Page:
African press review 1 April 2014
A donkey, minibuses, Jacob's Zuma's private farm and Uganda's anti-gay law all make the newspapers around Africa today ..
The front page honours in this morning's Cairo-based Egypt Independent go to 31-year-old farmer, Omar Abul Maged.
The Qena Misdemeanor Court yesterday sentenced Abul Maged to a year in jail for “humiliating the military”. This is because he named his donkey “Sisi", after the recently- resigned military chief Abdel Fatah al-Sisi, who is favourite to win Egypt's upcoming presidential election.
Not only donkeys, but also social media are being used by Sisi opponents. One Twitter user is quoted by the Egypt Independent as writing: "From now on, ridiculing Sisi is not an insult to the military institution, as he has resigned. Insulting him is a national duty.”
A number of leaders of the political alliance supporting deposed president Mohamed Morsi have said that the group will boycott the presidential elections to be held next month, though an official decision has yet to be reached.
Mohamed Abu Samra, secretary general of the Islamic Party, the political arm of Islamic Jihad, said the decision to boycott the elections is "final" and not "initial" as claimed by some alliance members. “As Jihadists, we have no intention to back any presidential candidate. As for rumours about the possibility to support Hamdeen Sabbahi, we believe that Sabbahi is far worse than Abdel Fattah al-Sisi”, said Abu Samra.
In South Africa, financial paper BusinessDay reports that the ruling African National Congress appears to have taken a step backwards on the controversy surrounding the public protector’s report into the multi-million rand upgrade to President Jacob Zuma’s private residence at Nkandla.
The party remains defensive about Zuma, its presidential candidate in elections due in just a few weeks, but the ANC is clearly seeking to put distance between itself and damning revelations of soaring costs and unwarranted expenditure by the government in the project.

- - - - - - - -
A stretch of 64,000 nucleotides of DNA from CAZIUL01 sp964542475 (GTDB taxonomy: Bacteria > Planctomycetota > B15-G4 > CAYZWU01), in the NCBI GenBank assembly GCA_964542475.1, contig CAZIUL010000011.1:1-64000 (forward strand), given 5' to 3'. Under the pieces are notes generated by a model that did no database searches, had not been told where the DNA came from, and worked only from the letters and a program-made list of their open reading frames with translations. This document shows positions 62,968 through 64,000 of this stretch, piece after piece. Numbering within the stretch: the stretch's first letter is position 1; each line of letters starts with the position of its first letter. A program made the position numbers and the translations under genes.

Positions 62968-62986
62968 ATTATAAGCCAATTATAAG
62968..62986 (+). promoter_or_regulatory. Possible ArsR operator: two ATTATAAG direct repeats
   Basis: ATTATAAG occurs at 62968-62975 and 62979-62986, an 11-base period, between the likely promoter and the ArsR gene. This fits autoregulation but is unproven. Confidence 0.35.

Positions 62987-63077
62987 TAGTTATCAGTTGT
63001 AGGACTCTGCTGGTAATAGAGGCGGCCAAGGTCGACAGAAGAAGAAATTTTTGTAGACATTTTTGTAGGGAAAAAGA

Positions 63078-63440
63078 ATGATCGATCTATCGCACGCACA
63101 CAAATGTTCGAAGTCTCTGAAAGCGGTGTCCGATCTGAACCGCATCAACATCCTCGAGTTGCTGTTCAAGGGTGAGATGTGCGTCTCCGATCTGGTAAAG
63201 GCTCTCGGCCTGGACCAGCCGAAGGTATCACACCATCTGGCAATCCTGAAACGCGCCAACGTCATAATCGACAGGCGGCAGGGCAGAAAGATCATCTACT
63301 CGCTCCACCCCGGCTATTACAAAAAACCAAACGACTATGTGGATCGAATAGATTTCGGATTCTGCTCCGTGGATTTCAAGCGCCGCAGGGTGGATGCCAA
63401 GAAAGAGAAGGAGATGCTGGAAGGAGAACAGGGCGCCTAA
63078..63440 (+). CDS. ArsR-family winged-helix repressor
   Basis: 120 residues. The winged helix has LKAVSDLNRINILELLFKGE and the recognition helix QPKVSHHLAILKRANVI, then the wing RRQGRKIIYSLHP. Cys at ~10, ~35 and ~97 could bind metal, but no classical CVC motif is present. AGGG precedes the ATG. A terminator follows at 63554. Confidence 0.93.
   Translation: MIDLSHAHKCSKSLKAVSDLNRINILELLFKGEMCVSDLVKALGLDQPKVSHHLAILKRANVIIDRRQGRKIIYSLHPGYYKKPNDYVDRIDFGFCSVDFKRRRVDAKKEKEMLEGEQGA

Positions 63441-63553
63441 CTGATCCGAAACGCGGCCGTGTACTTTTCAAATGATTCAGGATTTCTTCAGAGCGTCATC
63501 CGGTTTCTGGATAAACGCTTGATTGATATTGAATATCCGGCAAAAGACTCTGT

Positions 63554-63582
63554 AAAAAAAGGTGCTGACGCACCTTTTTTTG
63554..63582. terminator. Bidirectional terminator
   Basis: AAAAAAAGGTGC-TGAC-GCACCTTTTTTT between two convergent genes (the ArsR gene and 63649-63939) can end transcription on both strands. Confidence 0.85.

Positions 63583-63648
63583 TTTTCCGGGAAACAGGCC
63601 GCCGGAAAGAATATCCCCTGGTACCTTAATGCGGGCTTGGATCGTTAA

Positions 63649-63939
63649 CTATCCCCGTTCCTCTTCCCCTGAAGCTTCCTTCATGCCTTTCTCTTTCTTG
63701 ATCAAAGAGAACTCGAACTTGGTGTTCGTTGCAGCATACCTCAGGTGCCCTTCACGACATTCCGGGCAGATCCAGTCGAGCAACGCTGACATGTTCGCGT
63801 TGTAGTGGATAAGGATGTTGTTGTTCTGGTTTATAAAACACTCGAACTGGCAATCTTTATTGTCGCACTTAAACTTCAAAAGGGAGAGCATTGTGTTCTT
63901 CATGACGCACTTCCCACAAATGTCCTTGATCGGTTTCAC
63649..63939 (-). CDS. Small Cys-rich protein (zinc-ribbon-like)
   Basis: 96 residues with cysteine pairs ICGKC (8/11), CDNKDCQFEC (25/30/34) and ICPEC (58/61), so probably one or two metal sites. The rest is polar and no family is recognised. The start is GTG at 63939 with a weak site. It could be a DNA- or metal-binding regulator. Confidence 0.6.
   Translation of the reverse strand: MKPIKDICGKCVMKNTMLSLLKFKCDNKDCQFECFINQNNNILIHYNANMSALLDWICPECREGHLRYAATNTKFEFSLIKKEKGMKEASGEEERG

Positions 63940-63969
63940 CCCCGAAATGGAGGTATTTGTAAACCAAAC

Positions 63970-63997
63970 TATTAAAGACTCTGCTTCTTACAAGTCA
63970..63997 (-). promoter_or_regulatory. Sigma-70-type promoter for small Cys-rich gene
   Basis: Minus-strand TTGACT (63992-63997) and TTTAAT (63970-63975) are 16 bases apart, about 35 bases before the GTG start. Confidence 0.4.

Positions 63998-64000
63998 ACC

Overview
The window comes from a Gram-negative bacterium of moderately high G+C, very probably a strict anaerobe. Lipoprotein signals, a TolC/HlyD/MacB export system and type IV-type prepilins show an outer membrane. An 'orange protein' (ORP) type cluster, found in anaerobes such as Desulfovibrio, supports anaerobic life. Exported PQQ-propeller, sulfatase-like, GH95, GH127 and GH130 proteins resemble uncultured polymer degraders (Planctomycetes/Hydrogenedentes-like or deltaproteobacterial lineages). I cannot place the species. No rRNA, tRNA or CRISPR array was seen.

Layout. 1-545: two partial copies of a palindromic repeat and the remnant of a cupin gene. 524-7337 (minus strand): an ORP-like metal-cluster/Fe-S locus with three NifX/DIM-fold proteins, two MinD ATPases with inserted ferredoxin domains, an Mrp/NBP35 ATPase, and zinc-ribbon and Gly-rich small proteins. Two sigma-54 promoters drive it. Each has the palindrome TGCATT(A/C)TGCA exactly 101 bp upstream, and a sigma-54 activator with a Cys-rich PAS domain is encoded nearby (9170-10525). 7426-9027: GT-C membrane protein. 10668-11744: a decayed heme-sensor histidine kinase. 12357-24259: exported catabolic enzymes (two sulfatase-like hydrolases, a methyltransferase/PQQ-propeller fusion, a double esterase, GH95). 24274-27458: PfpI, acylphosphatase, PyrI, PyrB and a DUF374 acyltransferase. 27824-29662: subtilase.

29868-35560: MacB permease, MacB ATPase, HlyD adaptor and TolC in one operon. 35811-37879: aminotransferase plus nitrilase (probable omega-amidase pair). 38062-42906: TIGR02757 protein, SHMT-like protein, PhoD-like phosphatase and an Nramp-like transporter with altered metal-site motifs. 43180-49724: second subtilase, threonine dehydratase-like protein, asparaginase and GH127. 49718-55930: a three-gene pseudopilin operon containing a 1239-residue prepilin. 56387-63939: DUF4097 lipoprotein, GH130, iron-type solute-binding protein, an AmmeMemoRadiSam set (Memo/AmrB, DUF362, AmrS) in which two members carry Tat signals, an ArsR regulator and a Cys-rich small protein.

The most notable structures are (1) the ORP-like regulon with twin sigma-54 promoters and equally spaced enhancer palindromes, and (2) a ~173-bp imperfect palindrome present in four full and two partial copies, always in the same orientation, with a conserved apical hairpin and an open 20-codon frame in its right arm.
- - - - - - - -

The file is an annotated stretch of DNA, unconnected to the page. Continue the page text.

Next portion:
ANC secretary-general Gwede Mantashe on Monday said the Congress could not pre-empt Zuma’s response on the report, which he is expected to present to Parliament this week.
Recently, the independent Institute for Accountability in Southern Africa wrote an open letter to Mantashe urging the ANC to reconsider the status of Zuma as its presidential candidate.
In Uganda, the Kampala-based Monitor newspaper reports that President Yoweri Museveni yesterday told a rally of supporters of the Anti-Homosexuality Act that he endorsed the law to reaffirm Uganda’s sovereignty. The President said he did not approve of agitation by foreign powers against the new law.
Museveni said the West has a wrong justification of homosexuality. He explained that besides the Bible being against the act, even long ago among African cultures homosexuals were referred to as the "walking dead".
President Museveni will land in “hot soup” if people around him do not follow the precedent set by Jacqueline Mbabazi in telling him that he has “crossed the boundary of reason”, the former opposition Forum for Democratic Change president, Kizza Besigye, has warned.
The prime minister's wife accused the national police chief, General Kalé Kayihura, of using the force to fight partisan wars.
Mbabazi singled out the 2011 attack on Besigye that left him partially blind, and the recent arrests of NRM youth leaders opposed to Museveni’s 2016 sole candidature, as some of the excesses orchestrated by General Kayihura.
In an e-mail response to the Daily Monitor, the General insisted that his actions are guided by the law.
In Kenya, the main story in the Standard reports that only a handful of the mini-buses known as matatus are on the roads across the country this morning as the new rules aimed at reducing road deaths and streamline public transport come into effect. By Monday, only 7,000 matatus out of the 100,000 had been approved by the motor vehicle inspection unit to operate countrywide.
The Director of the Motor Vehicle Inspection Unit blamed the operators for the confusion, saying they had been given enough time to ensure their vehicles complied with the new rules, most of them had waited until the last minute to rush for compliance.
In Garissa Town this morning, says the Standard, only two matatus have been approved to operate. The city has an estimated 80,000 inhabitants.
Daily newsletterReceive essential international news every morningSubscribe